Congratulations to Caitlin Brady, first place winner in the Mainstream/Literary Short Story category of the 91st Annual Writer's Digest Writing Competition. Here's her winning story, "The Lasso."
It’s nobody’s fault dad died on The Lasso. It was actually what he wanted. He told me, he said, “I want to die on The Lasso,” just like that. And I thought it was just him, a guy with dementia, talking his shit again. People wouldn’t believe me now anyway, with everything that’s gone on. I want to be clear, though, I don’t think anyone, other than me come to think of it, could’ve known.
The theme park was closed to the public that day and open only to a group of kids and adults with critical illnesses and special needs, who were invited to explore the park, sing songs, and take pictures with hula girls, cowboys, and this big beaver-looking thing. Dad’s dementia wasn’t our ticket in— it was his brother, my Uncle Luther, who is fifty-five and in a wheelchair. I don’t know Luther well and don’t remember the name of what he has, but he got a spinal injury as a kid and then had a bunch of complications from there. He’s in a lot of pain and doesn’t like strangers, but his nurse Nicole said a day at Hill Country Hollows would be good for him. She called and told us about the charity event and said we should come along.
Nobody knew about dad’s dementia but me, in part because he wouldn’t admit it. He said he was getting old, I’m a fogie, stuff like that—he was only 61, though. On top of that, he was never sober long enough to get diagnosed. People saw him as a drunk, a big goof. There he is, asleep on the lawn again or passed out in his driveway, what a character. His goofing career was long, and people were used to it. Except, I guess, when you goof by a kindergarten. Then people see you setting a bad example for the youth, you pissing in your yard in broad daylight, and it offends them.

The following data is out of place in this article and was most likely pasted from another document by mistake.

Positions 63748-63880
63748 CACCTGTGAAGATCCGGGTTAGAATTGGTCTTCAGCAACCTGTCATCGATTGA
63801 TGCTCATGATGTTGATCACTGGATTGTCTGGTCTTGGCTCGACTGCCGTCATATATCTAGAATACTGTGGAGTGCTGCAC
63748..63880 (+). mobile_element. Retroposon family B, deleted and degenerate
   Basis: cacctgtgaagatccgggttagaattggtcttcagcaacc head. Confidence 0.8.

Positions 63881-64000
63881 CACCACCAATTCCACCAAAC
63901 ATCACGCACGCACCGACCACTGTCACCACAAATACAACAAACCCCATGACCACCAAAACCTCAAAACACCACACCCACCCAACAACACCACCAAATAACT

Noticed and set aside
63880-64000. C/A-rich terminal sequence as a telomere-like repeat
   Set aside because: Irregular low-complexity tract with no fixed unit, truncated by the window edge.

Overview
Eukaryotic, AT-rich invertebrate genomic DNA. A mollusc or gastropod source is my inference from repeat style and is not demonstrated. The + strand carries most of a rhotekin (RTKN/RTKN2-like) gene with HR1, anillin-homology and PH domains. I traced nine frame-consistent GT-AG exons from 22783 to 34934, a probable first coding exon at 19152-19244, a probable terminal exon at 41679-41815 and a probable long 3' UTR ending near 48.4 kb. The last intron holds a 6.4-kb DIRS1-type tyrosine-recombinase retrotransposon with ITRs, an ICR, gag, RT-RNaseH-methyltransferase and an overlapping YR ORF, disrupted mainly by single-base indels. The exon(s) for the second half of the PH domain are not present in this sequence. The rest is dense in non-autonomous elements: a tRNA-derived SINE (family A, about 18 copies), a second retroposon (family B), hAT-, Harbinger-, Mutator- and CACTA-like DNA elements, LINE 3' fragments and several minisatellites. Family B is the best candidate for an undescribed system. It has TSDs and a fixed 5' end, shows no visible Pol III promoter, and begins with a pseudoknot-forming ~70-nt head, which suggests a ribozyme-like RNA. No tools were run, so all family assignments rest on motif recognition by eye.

Dad offered to fence his yard so the kids across the street couldn’t see him pissing, but the cops said that was skirting the issue. He also had it out for the parents of the kids, who tried to park in front of his house and blocked the driveway. He would call them profane names and, from time to time, direct the stream of his piss onto their cars. He also threatened to sick his geriatric ginger-blonde chihuahua, Munchkin, on them. Munchkin liked to bare her teeth.
I moved in with dad the summer after my senior year of high school, shortly after his arrest. His house is cottage style, on a quiet block in a nice neighborhood. Again, there’s a kindergarten right there. It was my job to watch the house and take care of Munchkin while he went to court-ordered rehab. He’d been caught driving drunk as well as parking drunk, or rather parking recklessly, or not quite parking but coming to a state of not driving anymore by the force of a motel wall, last May. He would be gone for all of June.